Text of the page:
Well? Who's next?
     
  4. JcMinJapan

    JcMinJapan Premium Member

    Never become a crash test dummy like I did....... I will leave out the details.......

    Lets just say.... playing chicken with a wall at 50 mph. I did not give up, but the wall won. Right Ankle broken in 6 places, 4 broken ribs, blown left kneecap, many cuts and bruises. In a wheelchair 8 months, another 10 months on crutches, cain for 2 months. 99.9% healed...... Lucky lucky lucky ........ Many valuable lessons learned...... ;)
     
  5. overrocked

    overrocked Premium Member

    Did become a crash test dummy- but my collapsible engine in Kia Sophia saved me-

    Hit a power ?transponder box at the end of a road 40mph. est. (at 3a.m.) no seatbelt or air bags. For some silly reason, I was looking for a baseball diamond in the area.
    12k damage to the box, and totalled my car.

    The only injuries were a greenstick fracture in my pinkie- and a small scar above my lip.
     
  6. junior_smith

    junior_smith Premium Member

    I don't have my license yet so my daring story involves a bike,. it was much like jcmins story except my leg got impaled in a tree and i flew off my bike about 4 feet and i have a 4x2 inch scar on my leg cause it was right on my #@!&% and their wasnt enough skin to stich up
     
  7. MJAC

    MJAC New Member

    well here is a really stupid thing i did one day when i was working on our house that we were building i had to wire up a lot of light socketsand at the time it was raining but we had roof so i thought it was safe and also the power was out to the whole block and wasnt coming on until later that night, anywho i was just finishing when the power came on to the block and i was shocked with all 240v of power and fell off the ladder into the big puddle of water just under me and alone came the cable as well and even more electricution came luckly my friend found me and got me to a hospital i was ok after a few days rest at home and finished the home without any more trouble.
     
  8. GoneFission

    GoneFission Premium Member

    This is more about something smart I did rather than something stupid, but certainly was a lesson learned...

    This past sunday I went with a couple friends to a local state park to do some fishing. We're avid hikers, so that would be our normal mode of transportation, but since it was four miles from the trailhead to the lake and we really wanted to get in some solid fishing time, we decided to bike in. Unfortunately, I don't have a bike, but one of my friends was able to borrow one for me from a co-worker of his.

    The ride to the lake was pretty good, though exhausting due to the 1500+ foot elevation gain. The fishing was great, considering the overcast weather (bass tend to be finicky about the weather). We each caught three fish, which naturally we threw back (most of them were pretty small - we'll get them next year). Here's a picture of one of mine (sorry about the quality - it's hard to juggle a camera phone and a live fishing pole at the same time).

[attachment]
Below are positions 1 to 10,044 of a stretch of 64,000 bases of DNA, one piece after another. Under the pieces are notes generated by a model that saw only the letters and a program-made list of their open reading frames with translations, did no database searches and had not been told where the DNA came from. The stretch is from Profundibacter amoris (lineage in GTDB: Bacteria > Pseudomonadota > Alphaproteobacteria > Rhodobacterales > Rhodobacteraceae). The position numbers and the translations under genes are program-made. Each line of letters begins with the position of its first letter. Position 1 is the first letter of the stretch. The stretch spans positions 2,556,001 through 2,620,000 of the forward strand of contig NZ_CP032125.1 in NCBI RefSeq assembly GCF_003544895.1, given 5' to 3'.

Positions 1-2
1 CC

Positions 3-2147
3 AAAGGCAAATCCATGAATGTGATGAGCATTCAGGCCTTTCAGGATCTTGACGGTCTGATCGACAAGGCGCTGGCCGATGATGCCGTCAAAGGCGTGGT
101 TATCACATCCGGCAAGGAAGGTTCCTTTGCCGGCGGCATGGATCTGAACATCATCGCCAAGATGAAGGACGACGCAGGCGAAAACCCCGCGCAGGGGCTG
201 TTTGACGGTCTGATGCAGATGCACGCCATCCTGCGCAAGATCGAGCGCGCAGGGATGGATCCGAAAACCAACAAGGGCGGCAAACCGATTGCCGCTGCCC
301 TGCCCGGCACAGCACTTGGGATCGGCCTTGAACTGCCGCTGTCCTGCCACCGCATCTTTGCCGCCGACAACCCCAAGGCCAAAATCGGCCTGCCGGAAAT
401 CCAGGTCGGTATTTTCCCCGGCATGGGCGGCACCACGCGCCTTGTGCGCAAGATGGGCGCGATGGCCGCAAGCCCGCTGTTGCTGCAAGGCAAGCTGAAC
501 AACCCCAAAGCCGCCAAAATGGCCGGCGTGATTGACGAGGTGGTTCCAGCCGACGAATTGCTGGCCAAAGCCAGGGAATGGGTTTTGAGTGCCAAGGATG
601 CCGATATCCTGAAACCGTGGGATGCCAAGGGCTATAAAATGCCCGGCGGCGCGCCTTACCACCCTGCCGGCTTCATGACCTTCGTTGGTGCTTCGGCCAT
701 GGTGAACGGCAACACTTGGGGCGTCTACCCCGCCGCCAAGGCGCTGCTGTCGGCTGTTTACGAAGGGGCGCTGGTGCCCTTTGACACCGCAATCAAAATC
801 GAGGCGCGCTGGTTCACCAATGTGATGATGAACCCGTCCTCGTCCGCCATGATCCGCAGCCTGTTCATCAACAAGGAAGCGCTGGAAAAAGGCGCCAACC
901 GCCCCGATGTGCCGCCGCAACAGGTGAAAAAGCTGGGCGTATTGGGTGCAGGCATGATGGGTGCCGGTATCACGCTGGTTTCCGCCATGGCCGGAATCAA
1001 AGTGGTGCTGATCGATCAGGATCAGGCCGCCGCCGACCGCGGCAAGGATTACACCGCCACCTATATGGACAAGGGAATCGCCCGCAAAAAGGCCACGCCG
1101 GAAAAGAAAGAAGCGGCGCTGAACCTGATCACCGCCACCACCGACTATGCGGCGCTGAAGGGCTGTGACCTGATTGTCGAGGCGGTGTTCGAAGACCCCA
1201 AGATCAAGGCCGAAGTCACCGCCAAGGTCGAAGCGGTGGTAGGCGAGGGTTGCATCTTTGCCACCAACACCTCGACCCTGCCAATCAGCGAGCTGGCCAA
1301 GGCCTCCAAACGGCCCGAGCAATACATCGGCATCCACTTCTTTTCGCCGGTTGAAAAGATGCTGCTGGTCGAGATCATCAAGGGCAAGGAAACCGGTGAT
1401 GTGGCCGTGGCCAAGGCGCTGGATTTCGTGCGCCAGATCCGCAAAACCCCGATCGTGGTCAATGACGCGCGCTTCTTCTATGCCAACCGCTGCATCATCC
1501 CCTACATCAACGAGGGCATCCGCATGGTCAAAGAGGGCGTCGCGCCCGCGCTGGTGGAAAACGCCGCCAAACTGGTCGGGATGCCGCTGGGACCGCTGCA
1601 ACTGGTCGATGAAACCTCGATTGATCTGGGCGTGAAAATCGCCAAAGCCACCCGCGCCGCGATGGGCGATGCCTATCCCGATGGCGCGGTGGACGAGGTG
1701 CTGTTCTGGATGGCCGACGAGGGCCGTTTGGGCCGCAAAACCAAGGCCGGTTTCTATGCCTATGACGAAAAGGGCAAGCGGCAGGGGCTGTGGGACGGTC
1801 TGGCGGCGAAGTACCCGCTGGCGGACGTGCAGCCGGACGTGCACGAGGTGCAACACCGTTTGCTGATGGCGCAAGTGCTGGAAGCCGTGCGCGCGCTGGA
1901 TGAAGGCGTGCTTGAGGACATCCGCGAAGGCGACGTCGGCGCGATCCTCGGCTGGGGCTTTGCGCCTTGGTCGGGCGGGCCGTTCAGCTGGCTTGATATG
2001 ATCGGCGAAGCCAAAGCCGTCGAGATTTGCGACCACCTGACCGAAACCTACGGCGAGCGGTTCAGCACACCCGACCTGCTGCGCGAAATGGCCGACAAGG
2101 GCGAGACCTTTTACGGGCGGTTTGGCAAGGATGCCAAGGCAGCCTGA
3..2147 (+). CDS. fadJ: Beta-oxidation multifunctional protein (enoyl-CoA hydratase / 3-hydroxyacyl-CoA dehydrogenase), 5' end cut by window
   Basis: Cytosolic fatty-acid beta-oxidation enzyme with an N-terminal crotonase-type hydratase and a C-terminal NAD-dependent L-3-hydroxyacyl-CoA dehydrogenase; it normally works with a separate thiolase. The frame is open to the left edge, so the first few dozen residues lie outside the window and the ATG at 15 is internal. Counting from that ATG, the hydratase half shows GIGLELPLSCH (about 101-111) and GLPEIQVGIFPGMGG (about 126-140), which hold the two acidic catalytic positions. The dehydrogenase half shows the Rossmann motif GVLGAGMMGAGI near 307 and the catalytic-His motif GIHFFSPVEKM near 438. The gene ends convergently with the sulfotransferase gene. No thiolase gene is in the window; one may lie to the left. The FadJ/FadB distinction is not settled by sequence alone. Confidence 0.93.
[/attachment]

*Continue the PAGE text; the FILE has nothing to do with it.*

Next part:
The afternoon rolled around, and the fish stopped biting. We had to be out of the park by five anyways, so we started heading back. The ride back was intense, since all those hills we had to climb on the way in became roller coasters on the way out. We were topping 30 mph at a couple points. It was a blast. Alas, something had to give, and with 1/2 to 3/4 of a mile to go, something did. I was going too fast down a hill, hit a bump, lost control, and ended up in a ditch. Face down in a ditch. A very rocky ditch.

    I was relatively okay - the bike wasn't. The rear rim was very bent, as was the front fork. The biggest shock came when I took off the helmet. There were a couple large gashes, which otherwise would have been my skull. Ouch. Because of the helmet, I walked/limped away with minor cuts and bruises and was able to carry to bike down the rest of the way, instead of having to be carried down. Best case, I would have needed stitches. More likely, I would have needed staples (fractured skull). Slight possibility that I would have been dead.

    I used to think helmets were just a nuisance, and I hardly wore one (when street riding, at least). After this experience, I will always wear a helmet when on a bike, whether I'm just going to work or cruising down a mountain.

    Now comes the most painful part - finding out how much it's going to cost to get this bike fixed. :(

    UPDATE: I just found out that the bike is totaled - the downtube was creased. Luckily, the gentleman won't make me pay for a whole new bike, but it's still gonna cost me $$$. I guess that's the price of having fun.

    [Edited on 4-27-2005 by GoneFission]
     
  9. Seth Bullock

    Seth Bullock Premium Member

    Fine posts all! and definately lessons well learned!


    KEEP "EM COMING!